Politics as snooker

In the World Snooker Championship matches are decided over 25 frames. The first player to win 13 frames is thus the winner, irrespective of whether the other player has won 0 or 12. Imagine, therefore, that, after 22 frames, the score stands at 12-10. Obviously the leading player has a distinct advantage. He need only win one more frame to secure the match. The other player, by contrast, needs to win all the remaining frames.

For some time now - really since the Wisconsin primary - Obama has had those 12 frames. Any one of the heavily contested primaries - Ohio, Texas or Pennsylvania - could have given him victory. Clinton needed to win all three to stay competitive. And she won all three. She has narrowed the gap.

In some ways Obama, while still leading, moves on to the defensive. There is only one remaining contest where a Clinton win is discounted in the market - Puerto Rico. He can deliver a knockout blow there, but nowhere else. Indiana has, for some time, been within the margin of error. Whoever wins there will gain significant momentum, but it will not be an upset.

Obama, however, is struggling with the expectation of victory in both Oregon and Kentucky. In both cases his lead is narrow. If Clinton wins either state it would be a major blow to Obama.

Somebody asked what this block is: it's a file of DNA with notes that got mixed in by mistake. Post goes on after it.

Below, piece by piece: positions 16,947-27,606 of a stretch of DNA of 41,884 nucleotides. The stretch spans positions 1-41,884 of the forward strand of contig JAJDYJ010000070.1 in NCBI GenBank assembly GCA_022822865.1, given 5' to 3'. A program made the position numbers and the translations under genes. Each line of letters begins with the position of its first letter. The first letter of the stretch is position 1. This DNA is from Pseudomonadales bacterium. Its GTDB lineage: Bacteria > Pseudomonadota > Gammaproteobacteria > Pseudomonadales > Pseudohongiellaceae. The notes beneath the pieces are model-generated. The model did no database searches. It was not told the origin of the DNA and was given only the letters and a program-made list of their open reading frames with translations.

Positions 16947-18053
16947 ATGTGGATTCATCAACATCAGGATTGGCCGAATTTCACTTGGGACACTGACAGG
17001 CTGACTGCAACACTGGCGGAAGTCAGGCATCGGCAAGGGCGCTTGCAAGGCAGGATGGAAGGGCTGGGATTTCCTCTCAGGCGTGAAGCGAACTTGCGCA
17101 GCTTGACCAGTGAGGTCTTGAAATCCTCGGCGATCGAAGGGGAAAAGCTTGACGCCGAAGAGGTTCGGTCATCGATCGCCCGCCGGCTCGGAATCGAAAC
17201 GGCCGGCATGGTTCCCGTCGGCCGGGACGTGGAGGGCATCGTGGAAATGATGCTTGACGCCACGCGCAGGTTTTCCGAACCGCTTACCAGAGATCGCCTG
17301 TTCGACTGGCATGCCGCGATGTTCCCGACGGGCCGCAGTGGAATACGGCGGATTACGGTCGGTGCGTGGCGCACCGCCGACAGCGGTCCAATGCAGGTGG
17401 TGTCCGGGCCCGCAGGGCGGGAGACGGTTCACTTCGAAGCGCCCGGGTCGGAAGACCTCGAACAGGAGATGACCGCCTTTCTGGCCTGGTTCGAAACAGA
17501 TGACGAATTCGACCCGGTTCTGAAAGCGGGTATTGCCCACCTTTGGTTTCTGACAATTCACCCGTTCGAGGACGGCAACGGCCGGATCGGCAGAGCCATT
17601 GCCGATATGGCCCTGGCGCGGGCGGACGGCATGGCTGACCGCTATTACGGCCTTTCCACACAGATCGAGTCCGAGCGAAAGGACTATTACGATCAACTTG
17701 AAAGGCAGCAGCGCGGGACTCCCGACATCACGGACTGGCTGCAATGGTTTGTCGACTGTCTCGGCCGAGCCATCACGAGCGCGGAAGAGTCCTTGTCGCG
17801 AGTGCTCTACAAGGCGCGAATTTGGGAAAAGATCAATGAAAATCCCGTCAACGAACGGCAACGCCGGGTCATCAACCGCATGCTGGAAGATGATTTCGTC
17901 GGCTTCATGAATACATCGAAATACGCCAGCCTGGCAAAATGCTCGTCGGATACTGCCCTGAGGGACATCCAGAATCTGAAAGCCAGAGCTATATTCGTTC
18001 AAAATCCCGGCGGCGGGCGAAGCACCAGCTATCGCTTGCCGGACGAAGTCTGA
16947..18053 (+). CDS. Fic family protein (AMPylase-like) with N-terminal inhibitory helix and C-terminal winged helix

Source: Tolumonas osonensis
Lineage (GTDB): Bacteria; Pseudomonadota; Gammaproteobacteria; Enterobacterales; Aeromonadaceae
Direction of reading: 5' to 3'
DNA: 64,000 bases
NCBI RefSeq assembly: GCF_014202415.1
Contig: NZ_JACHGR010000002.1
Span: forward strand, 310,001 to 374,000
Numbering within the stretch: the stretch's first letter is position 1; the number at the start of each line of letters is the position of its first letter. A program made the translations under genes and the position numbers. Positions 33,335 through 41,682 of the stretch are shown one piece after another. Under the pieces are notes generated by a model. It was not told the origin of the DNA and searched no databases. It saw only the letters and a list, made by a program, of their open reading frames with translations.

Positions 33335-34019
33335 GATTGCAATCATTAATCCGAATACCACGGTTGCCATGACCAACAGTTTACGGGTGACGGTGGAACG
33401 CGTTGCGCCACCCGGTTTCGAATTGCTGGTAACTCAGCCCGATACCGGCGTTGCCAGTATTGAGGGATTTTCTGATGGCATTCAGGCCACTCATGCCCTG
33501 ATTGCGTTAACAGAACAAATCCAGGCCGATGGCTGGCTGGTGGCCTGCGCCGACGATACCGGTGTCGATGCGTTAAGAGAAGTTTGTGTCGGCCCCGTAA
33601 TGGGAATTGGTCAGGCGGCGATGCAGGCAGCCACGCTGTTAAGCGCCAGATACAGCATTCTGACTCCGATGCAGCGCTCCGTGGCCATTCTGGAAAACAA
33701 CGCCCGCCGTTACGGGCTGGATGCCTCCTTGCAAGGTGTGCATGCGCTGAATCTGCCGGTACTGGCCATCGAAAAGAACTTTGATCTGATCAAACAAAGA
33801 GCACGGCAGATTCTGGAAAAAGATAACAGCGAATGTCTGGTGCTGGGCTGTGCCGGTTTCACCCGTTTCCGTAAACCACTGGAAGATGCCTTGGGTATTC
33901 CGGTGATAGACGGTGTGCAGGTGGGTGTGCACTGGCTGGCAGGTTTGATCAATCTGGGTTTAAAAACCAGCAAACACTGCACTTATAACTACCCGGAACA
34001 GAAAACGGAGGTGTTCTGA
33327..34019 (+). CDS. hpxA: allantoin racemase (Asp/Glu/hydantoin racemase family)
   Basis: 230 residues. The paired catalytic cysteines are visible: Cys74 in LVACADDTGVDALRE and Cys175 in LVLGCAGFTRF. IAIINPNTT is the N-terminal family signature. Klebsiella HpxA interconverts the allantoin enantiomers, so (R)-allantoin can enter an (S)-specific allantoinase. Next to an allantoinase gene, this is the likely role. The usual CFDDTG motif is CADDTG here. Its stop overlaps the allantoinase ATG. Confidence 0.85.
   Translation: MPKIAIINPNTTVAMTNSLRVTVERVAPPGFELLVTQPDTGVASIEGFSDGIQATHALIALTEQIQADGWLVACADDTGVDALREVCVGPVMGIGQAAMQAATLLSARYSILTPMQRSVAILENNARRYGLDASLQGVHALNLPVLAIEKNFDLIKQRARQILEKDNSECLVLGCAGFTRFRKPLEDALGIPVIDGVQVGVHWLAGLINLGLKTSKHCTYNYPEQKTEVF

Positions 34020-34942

His biggest expectations are in North Carolina. A Clnton victory there could easily produce a rush of super-delegates to her cause. But given that around half the voters are likely to be Black, a Clinton victory is very unlikely. I doubt that the controversy surrounding the Rev. Jeremiah Wright will hurt Obama with Black voters. Clinton would therefore need to do as well with Whites as he does with Blacks - ie win 90% of the vote - to even tie the state. It is possible, though, that his victory could be Pyrrhic. If Clinton narrows the gap to five points the narrative will focus on Obama as the candidate who tried to reach out beyond Jesse Jackson's base, and ultimately failed to gain the confidence of White voters.

There is, however, one additional game being played here, and in this case it is Clinton who has quietly acted below the radar to gain that 12-10 advantage: Florida and Michigan. She won both states by convincing margins. The threat of revotes has been averted. There are three remaining battles: The Rules Committee will consider the matter; In June, jurisdiction passes to the Credentials Committee; and the Convention itself can overturn the decision of either committee.

This three part battle aids Clinton because, if Florida and Michigan are ever admitted, it will be almost impossible to kick them out. If she wins any of these three battles the delegates will be seated, whereas Obama needs to win all three to keep them out.

There is a situation in snooker where you leave your opponent with a near impossible shot. The ball he is trying to aim at is trapped behind other balls, and hitting them incurs a penalty. This is called a snooker. A win for Clinton at either committee snookers Obama. He can aim, without a line of sight connection, to hit his target ball, but he will probably miss. And he will probably incur a penalty - losing Florida and Michigan in the general election - if he even tries.

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